When you get your yeast home and are ready to make your starter, you have a couple different ways to proceed. You can either use a stir plate, which will be more efficient, or go without and just take a more hands-on approach. A stir plate constantly stirs your yeast slurry and draws oxygen into the mixture by creating a vortex, as in the photo above. I bought my stir plate for $45 but they are easy to make as well, if you are more industrious than lazy, which I am apprrently not.

If you don't use a stir plate, you have to swish the starter around in the bottle several times a day to mix it and draw oxygen into the wort. It's not a big deal, jsut requires some extra maintenance.

Plan on allowing your starter to sit and grow for about 48 hours before you are going to use it for your beer. I made my last starter on a Saturday and brewed on a Monday. That is about the right amount of time to let it do its thing.

Getting Started

First, remove your yeast from the refrigerator and let it sit out for a couple hours so it can slowly warm up to the ambient temperature. If you are using a Wyeast smack pack, follow the normal process of smacking it and letting it get all big and bulgey before beginning to make your starter.

Most beers can use a one-liter starter but bigger beers, like barley wines, may need more yeast growth and deserve at least a two-liter starter. Make a 10:1 ratio of water to light dry malt extract (DME). Heat this to boiling and cook it for 10-15 minutes. Cover the pot and put it in an ice bath in the sink to cool it to room temperature. Pour it into a sanitized Erlenmeyer flask or empty bottle and add your yeast. If you are using a stir plate, put in the sanitized stir bar at this point.

Cover the mouth of the flask or bottle with sanitized aluminum foil, allowing some room for air to get in and out. As the yeast grows, it will need some new oxygen to come in, but this barrier will definitely be enough of a mechanical barrier to keep harmful bacteria out.

Put the flask on the stir plate and adjust the speed so that you get a slight vortex. If you are not using a plate, simply swish it around the jar for about a minute. Do this a few times per day.

The night before you brew, put the yeast starter slurry in the refrigerator overnight. This will allow the yeast to settle to the bottom of the container so you can gently pour off the beer the top. Let it come back to room temperature, mix it up again, and pour it in your wort when it is ready. Be careful pouring out your starter, though, because it is easy to lose the stir bar in your fermenter.

clinic on Flickr”>Temperature Control in the Keg CoolerBrew Your Own Magazine this month has a good article about temperature control for fermentation. It outlines the basics of temperature control and different methods for accomplishing it. The reason you might use a temperature controller is to help create the best environment possible for your yeast to thrive and ferment your beer. That makes it a pretty important issue, malady in my book!

The assumption is that the reader has a cooler or chest freezer big enough to store his or her fermenting beer in. That is a stretch for a lot of people, I assume, although I could be wrong. Just this year I finally got a freezer to turn into a kegerator, after 20+ years of homebrewing. Perhaps I am just a late bloomer. However, BYO discusses two main ways to get good temperature control: with the temperature probe in the air inside a freezer or kegerator, or inside the wort itself. Don't have a kegerator yet? Keep reading. I will get to that.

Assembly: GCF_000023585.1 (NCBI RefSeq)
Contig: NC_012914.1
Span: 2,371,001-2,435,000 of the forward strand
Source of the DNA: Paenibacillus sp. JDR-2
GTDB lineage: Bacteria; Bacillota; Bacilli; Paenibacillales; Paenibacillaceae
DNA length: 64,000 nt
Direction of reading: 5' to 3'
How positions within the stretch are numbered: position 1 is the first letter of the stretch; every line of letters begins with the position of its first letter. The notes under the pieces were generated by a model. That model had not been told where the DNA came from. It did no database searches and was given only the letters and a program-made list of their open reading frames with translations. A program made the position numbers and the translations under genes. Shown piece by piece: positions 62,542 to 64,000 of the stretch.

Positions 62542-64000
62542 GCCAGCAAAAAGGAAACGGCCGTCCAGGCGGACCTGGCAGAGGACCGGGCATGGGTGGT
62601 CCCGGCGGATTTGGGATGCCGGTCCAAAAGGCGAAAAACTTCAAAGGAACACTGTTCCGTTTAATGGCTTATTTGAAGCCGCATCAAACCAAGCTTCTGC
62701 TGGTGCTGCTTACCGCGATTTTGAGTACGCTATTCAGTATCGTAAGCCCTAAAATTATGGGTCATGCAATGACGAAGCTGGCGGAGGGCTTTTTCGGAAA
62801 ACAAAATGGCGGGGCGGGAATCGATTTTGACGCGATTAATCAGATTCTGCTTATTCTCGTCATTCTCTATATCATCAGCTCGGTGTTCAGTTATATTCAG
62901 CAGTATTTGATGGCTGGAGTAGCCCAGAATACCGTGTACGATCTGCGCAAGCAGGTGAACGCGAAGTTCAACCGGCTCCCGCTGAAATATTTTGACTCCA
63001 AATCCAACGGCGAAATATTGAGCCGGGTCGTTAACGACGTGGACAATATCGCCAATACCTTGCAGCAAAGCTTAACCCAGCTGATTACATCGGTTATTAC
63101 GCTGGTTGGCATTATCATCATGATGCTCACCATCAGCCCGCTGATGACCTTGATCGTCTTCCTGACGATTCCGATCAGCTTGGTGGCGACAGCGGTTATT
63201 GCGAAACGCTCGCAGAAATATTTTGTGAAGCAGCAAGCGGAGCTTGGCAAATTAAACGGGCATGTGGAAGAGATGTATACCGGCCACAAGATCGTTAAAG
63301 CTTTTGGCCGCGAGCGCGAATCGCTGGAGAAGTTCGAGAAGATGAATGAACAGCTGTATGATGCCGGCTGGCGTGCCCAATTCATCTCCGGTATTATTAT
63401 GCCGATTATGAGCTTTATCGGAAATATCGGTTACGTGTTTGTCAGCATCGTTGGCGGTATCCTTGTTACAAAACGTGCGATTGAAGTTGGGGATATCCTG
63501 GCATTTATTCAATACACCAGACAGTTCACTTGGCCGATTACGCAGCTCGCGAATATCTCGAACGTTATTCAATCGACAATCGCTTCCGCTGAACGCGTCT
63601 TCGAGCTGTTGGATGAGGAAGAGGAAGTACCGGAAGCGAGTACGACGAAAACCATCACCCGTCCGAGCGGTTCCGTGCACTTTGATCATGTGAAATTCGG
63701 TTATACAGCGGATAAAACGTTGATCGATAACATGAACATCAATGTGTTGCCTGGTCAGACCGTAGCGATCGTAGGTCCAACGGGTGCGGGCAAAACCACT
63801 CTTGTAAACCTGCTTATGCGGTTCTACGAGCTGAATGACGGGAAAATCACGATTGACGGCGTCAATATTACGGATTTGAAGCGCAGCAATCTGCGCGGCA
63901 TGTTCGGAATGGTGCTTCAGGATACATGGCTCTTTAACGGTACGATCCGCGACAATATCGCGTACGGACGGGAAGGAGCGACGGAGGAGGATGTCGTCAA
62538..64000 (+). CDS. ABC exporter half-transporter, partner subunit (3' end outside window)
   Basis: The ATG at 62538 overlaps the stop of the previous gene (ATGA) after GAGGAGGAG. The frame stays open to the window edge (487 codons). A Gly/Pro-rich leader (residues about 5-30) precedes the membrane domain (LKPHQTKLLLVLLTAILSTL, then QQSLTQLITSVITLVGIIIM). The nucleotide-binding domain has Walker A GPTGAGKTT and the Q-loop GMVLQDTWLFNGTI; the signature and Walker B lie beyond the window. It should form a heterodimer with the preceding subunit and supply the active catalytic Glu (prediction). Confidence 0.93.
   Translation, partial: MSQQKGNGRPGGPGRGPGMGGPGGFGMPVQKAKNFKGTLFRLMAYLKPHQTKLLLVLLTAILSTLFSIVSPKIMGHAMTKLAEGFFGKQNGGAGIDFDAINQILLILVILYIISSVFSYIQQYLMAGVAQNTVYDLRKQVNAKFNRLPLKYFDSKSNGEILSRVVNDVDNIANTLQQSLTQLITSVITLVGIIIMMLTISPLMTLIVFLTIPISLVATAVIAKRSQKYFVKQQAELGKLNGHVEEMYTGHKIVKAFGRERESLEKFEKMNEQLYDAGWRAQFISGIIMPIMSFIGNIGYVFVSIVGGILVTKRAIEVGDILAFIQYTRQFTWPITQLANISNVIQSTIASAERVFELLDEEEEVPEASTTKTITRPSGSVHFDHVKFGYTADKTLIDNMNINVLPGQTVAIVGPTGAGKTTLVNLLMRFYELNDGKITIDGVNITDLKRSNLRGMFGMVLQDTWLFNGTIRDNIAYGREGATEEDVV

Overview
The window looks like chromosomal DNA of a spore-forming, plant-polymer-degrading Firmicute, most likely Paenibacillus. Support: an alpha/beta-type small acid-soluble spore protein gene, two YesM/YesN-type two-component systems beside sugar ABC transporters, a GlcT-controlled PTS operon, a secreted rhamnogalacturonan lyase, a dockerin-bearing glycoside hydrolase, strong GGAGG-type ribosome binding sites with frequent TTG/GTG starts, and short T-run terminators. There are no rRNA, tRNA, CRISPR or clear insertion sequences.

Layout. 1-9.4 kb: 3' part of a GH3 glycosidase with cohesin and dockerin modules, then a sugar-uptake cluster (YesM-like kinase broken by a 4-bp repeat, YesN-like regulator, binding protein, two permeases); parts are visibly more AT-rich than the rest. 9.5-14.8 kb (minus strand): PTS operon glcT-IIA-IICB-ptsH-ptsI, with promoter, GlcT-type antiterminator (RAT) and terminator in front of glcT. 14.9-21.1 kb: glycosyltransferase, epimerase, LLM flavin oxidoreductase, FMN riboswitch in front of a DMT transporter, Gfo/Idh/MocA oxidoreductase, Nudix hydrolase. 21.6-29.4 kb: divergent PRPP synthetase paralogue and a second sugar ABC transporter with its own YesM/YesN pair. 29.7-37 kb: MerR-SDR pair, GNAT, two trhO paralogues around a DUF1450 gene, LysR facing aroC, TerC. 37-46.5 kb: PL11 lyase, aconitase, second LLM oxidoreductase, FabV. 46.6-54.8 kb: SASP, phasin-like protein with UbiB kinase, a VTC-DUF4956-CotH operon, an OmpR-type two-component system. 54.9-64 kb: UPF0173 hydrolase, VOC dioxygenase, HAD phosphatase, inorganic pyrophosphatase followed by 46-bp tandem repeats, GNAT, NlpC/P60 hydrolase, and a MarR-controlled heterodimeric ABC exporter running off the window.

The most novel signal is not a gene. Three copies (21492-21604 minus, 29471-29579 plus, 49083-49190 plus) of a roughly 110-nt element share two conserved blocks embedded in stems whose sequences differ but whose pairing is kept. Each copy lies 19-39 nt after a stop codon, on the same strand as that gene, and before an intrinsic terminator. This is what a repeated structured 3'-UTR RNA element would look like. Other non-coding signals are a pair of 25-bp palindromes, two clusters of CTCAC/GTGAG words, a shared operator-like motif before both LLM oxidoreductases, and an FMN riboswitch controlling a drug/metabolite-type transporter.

I would submit that there is a third method, show in the photo above. What I do is tape the probe of my temperature controller to the outside of the fermenter. The reason it is important to get the probe as close to the wort as possible is that fermentation is a chemical process that produces heat. By taping the probe to the vessel, you have the best chance of controlling the temperature of your fermenting beer, rather than just the temperature of the ice box.

For example, I am currently fermenting my "Pants Optional Pilsner," which I hope to have ready for y friend Don's birthday on Saturday. By taping the temperature probe to the tank and setting the controller to 50 degrees, I can be pretty sure that the fermenting beer is actually as close to that as possible. If I had the probe dangling in the air near the vessel, it would still be okay, I am sure, but does not give me the best possible control.

People who do not have freezers and kegerators in which to ferment have a harder row to hoe, but not all hope is lost. When I was a wee lad in North Carolina, my father tried to homebrew beer in a closet in our home. He had bad results, he said, and quickly lost interest. Part of the bad results, I suspect, was lack of education in the way of yeasts and what temperature can do to them. If you do not have super cool space in which to ferment, research your yeasts and find one that has low esters, or at least on that is going to work with whatever style you are making and the temperature range you have available to you.

Honestly, I pretty much just ferment in my front closet when I make most of my ales. The big reason I do this is to keep out light. My thermostats stay at around 70 degrees, and I leave the closet door cracked a bit to keep the air circulating. The closet probably gets a few degrees warmer than I would like, but I try to use a handful of yeasts I know will work pretty well in the low 70s. It is not ideal by any means but does all right. I have also, at times, put my fermenter close to a source of coolness, such as an air conditioner. Whatever you do, be sure to monitor the temperature to be sure it stays within the prescribed range.

I know a fellow homebrewer down the street who told me about his improvised lagering system. He put his carboy in the basement and put ice packs wrapped in towels around it. Every day he changes them out. Again, this is not an ideal situation, but it works pretty well.

The trick to temperature control when you don't have a way to steadily control the temperature is to do three things: improvise, adapt, and overcome. Know the temperature of the space where you will be fermenting, select a yeast that will work in that range and will give you the desired flavor you want, and generally work within the constraints you have. It is a challenge, but one you can overcome with a little ingenuity. You may have a trick that others have not yet thought of.

Remember – God wants barley to become beer. Temperature control is important but you can still make great beer at the end of fermentation, even without a fancy cooler and temperature controller.